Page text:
No one likes to talk about documentation. And for good reason, it’s boring, tedious, and generally doesn’t accomplish any of your tasks or goals, it’s just ancillary support work. When it comes to PCI Compliance though, the more thorough your documentation is the easier your QSA onsite assessment will be or the more honestly you’ll be able to answer your SAQ. So today’s PCI compliance tip is going to center around little things you can do to improve your documentation, which in turn should make maintaining compliance easier and more stress-free.
Let’s start with something simple, but often forgotten or overlooked. You would be amazed at how many organizations don’t have a date on their documentation. We’re talking about it in the context of PCI, but this is just a good practice to follow for all of your organizational documentation related to security or IT processes. Including at least the date of the most recent update let’s you know the last time you’ve reviewed/updated a document, and gives your assessor some confidence that it has been updated. Even better, include the original draft date/author and then add a revision history so can see the major changes made to a document over time.
Ultimately, this one little step will help you stay organized and make sure your documentation is getting the TLC it needs. It will also help your assessor quickly see that you are maintaining your administrative security controls throughout the year and they’ve been recently updated to reflect your current environment.
Review All of Your Documents Annually
Speaking of dates, another great idea when it comes to your PCI compliance-related documentation is to make sure you are updating it at least annually. Ideally, you want to include a quarterly process to review and update documentation where changes have been made in your organization. But at least annually, make sure you are reading through what your policies/procedures say and make sure that matches up with reality and your security requirements. It makes it really hard to complete this if you’re not dating all of your documentation!
Tie Documents to PCI Requirements
There are hundreds of PCI requirements within version 3.2.1 of the PCI Data Security Standard (DSS) that all prescribe different required security controls for your organization. This includes documentation-related requirements that state you must have policies/procedures that match up with the requirements and contain certain content. With so much content to manage, it’s easy to lose track of what you are using to meet each requirement and it may be hard for the assessor to decipher where things are in your documentation as well.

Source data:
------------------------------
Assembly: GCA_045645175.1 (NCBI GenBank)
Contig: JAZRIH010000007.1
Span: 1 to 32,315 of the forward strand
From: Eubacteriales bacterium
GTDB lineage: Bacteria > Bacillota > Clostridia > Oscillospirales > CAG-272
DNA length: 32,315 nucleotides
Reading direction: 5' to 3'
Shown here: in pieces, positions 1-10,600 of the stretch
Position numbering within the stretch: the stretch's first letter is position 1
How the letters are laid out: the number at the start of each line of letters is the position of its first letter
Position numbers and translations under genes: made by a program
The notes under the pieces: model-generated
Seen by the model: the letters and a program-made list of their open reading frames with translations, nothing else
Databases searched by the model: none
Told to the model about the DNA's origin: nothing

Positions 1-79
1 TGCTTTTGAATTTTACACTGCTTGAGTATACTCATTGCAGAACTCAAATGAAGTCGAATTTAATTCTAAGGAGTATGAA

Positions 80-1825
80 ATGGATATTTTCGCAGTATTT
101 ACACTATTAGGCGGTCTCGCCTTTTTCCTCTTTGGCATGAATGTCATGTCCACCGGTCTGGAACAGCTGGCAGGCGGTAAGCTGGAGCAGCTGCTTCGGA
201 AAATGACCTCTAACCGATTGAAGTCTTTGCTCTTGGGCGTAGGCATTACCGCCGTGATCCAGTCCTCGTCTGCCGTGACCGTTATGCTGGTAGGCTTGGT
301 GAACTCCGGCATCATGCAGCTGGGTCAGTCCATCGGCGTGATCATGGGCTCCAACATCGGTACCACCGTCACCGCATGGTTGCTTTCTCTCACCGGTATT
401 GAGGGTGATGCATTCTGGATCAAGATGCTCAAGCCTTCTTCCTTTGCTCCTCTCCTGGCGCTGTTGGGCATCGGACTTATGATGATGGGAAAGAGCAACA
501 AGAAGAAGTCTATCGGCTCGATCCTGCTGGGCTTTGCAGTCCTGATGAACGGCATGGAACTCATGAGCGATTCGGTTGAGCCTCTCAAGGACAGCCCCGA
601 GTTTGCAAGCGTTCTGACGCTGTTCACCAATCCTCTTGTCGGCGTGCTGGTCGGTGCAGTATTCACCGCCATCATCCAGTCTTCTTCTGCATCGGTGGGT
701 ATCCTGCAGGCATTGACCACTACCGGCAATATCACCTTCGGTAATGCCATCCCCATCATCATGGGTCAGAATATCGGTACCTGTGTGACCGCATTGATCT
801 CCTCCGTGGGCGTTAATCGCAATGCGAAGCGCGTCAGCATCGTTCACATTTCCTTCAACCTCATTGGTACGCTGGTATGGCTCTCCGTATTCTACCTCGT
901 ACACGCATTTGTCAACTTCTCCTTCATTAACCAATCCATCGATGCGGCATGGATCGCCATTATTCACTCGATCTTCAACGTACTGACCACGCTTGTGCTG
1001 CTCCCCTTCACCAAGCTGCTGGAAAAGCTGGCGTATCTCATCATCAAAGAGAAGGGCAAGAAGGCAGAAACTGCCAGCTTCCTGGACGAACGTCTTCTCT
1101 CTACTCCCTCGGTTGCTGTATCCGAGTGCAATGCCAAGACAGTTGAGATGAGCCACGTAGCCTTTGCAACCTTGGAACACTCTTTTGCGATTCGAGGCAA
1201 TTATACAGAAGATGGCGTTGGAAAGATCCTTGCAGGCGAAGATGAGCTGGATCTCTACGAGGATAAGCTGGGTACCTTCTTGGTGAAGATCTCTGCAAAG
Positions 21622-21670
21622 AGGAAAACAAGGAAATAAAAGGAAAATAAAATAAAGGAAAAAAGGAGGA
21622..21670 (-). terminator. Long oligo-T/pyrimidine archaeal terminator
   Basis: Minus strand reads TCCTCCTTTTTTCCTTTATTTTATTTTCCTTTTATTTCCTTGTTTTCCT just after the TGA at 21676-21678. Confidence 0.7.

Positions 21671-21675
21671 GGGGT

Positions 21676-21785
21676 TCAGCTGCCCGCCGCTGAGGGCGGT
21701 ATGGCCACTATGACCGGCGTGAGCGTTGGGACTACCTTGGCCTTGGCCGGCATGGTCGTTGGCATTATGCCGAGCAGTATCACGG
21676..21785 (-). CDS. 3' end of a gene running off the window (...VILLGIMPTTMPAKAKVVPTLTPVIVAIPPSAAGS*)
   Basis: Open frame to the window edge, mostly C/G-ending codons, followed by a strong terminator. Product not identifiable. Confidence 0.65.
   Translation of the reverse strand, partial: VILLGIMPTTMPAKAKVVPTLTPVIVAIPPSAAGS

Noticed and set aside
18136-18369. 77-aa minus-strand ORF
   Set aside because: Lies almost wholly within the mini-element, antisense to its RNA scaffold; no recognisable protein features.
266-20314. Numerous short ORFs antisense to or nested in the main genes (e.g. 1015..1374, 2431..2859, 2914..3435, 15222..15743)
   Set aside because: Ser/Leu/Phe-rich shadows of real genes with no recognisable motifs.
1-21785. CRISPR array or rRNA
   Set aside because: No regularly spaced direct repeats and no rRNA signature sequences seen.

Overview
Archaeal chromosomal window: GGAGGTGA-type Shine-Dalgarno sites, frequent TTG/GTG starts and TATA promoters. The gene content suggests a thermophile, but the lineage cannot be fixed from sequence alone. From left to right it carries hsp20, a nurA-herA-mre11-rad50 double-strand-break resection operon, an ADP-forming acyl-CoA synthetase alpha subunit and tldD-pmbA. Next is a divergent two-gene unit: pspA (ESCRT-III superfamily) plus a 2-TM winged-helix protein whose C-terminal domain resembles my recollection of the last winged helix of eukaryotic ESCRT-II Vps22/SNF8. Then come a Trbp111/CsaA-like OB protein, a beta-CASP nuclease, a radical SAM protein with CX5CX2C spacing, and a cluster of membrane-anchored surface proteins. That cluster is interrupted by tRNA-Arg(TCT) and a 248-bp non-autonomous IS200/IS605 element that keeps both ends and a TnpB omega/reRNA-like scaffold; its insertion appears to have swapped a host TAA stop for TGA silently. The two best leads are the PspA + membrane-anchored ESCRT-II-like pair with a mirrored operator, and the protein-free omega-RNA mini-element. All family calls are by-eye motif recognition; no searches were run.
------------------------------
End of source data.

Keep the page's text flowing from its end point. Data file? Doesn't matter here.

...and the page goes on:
To streamline your maintenance and the assessor’s evaluation of your documentation while filling out the RoC or helping you complete an SAQ, it’s a good idea to tie PCI requirements directly to documents or sections of documents that you are using to meet those requirements. While this is not a trivial process the first time, it makes it much more clear that you have the required documentation and that your documents actually state things correctly.
Depending on the structure of your documentation, I have seen organizations successfully use inline requirement lists, like a subtitle for each section of a document. If things are spread across multiple documents, a Word or Excel doc that lists out each requirement and ties it to a specific location or folder, document, and section can also serve as a great map. The only drawback here is you’ve got to remember to update it or you could end up with mismatched requirements after updates are made. You could even use a combination of these two approaches.
This may sound unhelpful, but it’s often worthy of a quick reminder to keep your documentation organized throughout the year. This prevents you from trying to find everything and scramble to get all the required documentation over to your assessor at the last minute. If you have a clear and concise folder structure, and you are putting your PCI-related documentation there throughout the year, turning in evidence to an assessor should be very easy.
The actual implementation that different organizations use to stay organized will always be different to fit their business processes, so it’s impossible to be more prescriptive here. But some things to consider are organizing evidence by PCI requirement (as specific as you can be) in a folder structure or even naming files with the PCI requirement in them. Again, this is easy for me to say but takes some time to implement and may require some different iterations to find what fits for your organization and makes your life easier, without causing any friction.
Hopefully this PCI compliance tip is something you can start implementing in your organization right away. PCI compliance can be overwhelming, as there is so much lingo to understand and so many nuances to maintaining compliance over time. With any compliance program, it’s important to remember that the requirements are there to help you be more secure, and a strong organizational security posture is the end goal, not just blindly checking a box. If you need help setting up a successful compliance program that is easy to maintain and prioritizes security, feel free to reach out and we’d love to help!